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able acquainted affection Allworthy Allworthy's answered appeared assured beauty began believe better Blifil brother brought called captain cause Chapter child concern confess consequence considered cries daughter desire discovered doctor doubt equal eyes face father favour fellow former fortune gave girl give given greatly hand happened hath head heart honour hope human husband imagine immediately innocence Jenny Jones kind lady learned least less lived manner Master Blifil matter means mentioned mind Miss Molly nature never object obliged observed occasion once opinion Partridge passion perhaps person pleased poor present probably proper reader reason received religion seemed seen short soon Sophia Square squire sufficient sure temper things thought Thwackum true truth virtue Western whole wife Wilkins woman young
Página 1 - ASf author ought to consider himself, not as a gentleman who gives a private or eleemosynary treat, but rather as one who keeps a public ordinary, at which all persons are welcome for their money.
Página 3 - In like manner, the excellence of the mental entertainment consists less in the subject than in the author's skill in well dressing it up. How pleased, therefore, will the reader be to find that we have, in the following work, adhered closely to one of the highest principles of the best cook which the present age, or perhaps that of Heliogabalus, hath produced.
Página 139 - Her pure and eloquent blood Spoke in her cheeks, and so distinctly wrought, That one might almost say her body thought.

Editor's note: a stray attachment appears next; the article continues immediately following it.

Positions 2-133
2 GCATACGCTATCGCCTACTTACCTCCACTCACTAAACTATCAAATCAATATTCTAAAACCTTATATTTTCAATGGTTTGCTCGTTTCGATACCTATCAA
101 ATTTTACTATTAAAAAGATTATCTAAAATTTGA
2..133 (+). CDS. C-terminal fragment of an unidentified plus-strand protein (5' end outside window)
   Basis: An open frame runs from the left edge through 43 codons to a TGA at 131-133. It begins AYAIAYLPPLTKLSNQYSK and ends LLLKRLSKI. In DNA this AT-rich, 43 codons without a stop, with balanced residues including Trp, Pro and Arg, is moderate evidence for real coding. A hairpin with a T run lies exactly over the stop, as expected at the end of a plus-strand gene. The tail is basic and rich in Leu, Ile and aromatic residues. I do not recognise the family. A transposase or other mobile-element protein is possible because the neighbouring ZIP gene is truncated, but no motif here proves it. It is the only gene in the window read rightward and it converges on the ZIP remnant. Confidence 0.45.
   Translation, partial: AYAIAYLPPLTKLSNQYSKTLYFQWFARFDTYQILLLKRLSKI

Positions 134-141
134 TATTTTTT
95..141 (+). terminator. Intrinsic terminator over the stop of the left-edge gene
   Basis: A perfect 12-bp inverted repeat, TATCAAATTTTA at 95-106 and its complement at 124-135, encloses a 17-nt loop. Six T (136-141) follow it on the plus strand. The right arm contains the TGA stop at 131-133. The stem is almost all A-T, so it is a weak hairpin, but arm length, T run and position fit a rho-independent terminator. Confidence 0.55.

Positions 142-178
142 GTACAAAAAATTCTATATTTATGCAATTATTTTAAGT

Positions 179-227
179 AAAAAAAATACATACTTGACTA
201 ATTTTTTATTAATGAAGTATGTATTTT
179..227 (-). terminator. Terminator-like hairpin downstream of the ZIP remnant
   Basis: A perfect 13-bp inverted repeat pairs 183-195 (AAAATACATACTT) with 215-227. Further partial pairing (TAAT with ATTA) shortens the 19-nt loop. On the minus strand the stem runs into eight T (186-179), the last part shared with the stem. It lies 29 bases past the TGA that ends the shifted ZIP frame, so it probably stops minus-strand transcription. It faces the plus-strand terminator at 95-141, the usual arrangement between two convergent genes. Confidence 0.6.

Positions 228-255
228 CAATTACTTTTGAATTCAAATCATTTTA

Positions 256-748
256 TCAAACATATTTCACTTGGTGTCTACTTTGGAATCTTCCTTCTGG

Página 133 - A! truth distinguishes our writings from those idle romances which are filled with monsters, the productions, not of nature, but of distempered brains...
Página 235 - Cato in the tragical poem: -Let guilt or fear Disturb man's rest: Cato knows neither of them; Indifferent in his choice to sleep or die.
Página 51 - Such histories as these do, in reality, very much resemble a newspaper, which consists of just the same number of words, whether there be any news in it or not.
Página 1 - To prevent, therefore, giving offence to their customers by any such disappointment, it hath been usual with the honest and well-meaning host to provide a bill of fare which all persons may peruse at their first entrance into the house ; and having thence acquainted...
Página 53 - My reader then is not to be surprized, if, in the course of this work, he shall find some chapters very short, and others altogether as long ; some that contain only the time of a single day, and others that comprise years ; in a word, if my history sometimes seems to stand still, and sometimes to fly.
Página 3 - Many exquisite viands might be rejected by the epicure, if it was a sufficient cause for his contemning of them as common and vulgar, that something was to be found in the most paltry alleys under the same name. In reality, true nature is as difficult to be met with in authors, as the Bayonne ham, or Bologna sausage, is to be found in the shops. But the whole, to continue the same metaphor, consists in the cookery of the author ; for, as Mr. Pope tells us — "True wit is nature to advantage drest;...
Página 12 - ... in the full blaze of his majesty up rose the sun; than which one object alone in this lower creation could be more glorious, and that Mr. Allworthy himself presented, — a human being replete with benevolence, meditating in what manner he might render himself most acceptable to his Creator, by doing most good to his creatures.